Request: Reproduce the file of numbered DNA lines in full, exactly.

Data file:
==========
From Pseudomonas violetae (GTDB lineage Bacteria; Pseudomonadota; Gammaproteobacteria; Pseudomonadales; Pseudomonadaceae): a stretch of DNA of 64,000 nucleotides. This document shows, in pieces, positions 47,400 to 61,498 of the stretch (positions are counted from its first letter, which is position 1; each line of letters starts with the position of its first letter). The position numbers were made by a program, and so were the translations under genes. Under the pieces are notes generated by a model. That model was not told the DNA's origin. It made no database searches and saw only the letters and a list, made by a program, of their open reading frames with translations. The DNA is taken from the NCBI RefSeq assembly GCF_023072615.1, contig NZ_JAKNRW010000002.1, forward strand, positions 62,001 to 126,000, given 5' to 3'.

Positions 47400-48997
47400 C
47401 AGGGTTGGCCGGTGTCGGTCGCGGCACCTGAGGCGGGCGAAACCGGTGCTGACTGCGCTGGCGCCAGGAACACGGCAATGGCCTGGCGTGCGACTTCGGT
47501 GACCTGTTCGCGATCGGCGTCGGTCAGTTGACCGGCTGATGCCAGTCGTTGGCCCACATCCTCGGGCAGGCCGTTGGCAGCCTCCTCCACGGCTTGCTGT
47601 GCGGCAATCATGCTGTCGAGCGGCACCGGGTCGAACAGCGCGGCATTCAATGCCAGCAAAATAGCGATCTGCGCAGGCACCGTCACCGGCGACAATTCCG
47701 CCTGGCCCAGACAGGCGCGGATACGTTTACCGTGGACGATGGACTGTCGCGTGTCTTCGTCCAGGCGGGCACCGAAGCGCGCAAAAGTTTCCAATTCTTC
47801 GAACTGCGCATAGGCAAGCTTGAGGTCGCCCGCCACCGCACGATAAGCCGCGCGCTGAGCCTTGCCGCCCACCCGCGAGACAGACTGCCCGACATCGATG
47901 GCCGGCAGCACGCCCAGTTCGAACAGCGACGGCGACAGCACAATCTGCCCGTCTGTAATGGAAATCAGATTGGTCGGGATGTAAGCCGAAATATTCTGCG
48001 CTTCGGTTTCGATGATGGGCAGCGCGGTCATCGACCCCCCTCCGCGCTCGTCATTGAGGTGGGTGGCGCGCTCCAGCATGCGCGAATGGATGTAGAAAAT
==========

From Pseudomonas violetae (GTDB lineage Bacteria; Pseudomonadota; Gammaproteobacteria; Pseudomonadales; Pseudomonadaceae): a stretch of DNA of 64,000 nucleotides. This document shows, in pieces, positions 47,400 to 61,498 of the stretch (positions are counted from its first letter, which is position 1; each line of letters starts with the position of its first letter). The position numbers were made by a program, and so were the translations under genes. Under the pieces are notes generated by a model. That model was not told the DNA's origin. It made no database searches and saw only the letters and a list, made by a program, of their open reading frames with translations. The DNA is taken from the NCBI RefSeq assembly GCF_023072615.1, contig NZ_JAKNRW010000002.1, forward strand, positions 62,001 to 126,000, given 5' to 3'.

Positions 47400-48997
47400 C
47401 AGGGTTGGCCGGTGTCGGTCGCGGCACCTGAGGCGGGCGAAACCGGTGCTGACTGCGCTGGCGCCAGGAACACGGCAATGGCCTGGCGTGCGACTTCGGT
47501 GACCTGTTCGCGATCGGCGTCGGTCAGTTGACCGGCTGATGCCAGTCGTTGGCCCACATCCTCGGGCAGGCCGTTGGCAGCCTCCTCCACGGCTTGCTGT
47601 GCGGCAATCATGCTGTCGAGCGGCACCGGGTCGAACAGCGCGGCATTCAATGCCAGCAAAATAGCGATCTGCGCAGGCACCGTCACCGGCGACAATTCCG
47701 CCTGGCCCAGACAGGCGCGGATACGTTTACCGTGGACGATGGACTGTCGCGTGTCTTCGTCCAGGCGGGCACCGAAGCGCGCAAAAGTTTCCAATTCTTC
47801 GAACTGCGCATAGGCAAGCTTGAGGTCGCCCGCCACCGCACGATAAGCCGCGCGCTGAGCCTTGCCGCCCACCCGCGAGACAGACTGCCCGACATCGATG
47901 GCCGGCAGCACGCCCAGTTCGAACAGCGACGGCGACAGCACAATCTGCCCGTCTGTAATGGAAATCAGATTGGTCGGGATGTAAGCCGAAATATTCTGCG
48001 CTTCGGTTTCGATGATGGGCAGCGCGGTCATCGACCCCCCTCCGCGCTCGTCATTGAGGTGGGTGGCGCGCTCCAGCATGCGCGAATGGATGTAGAAAAT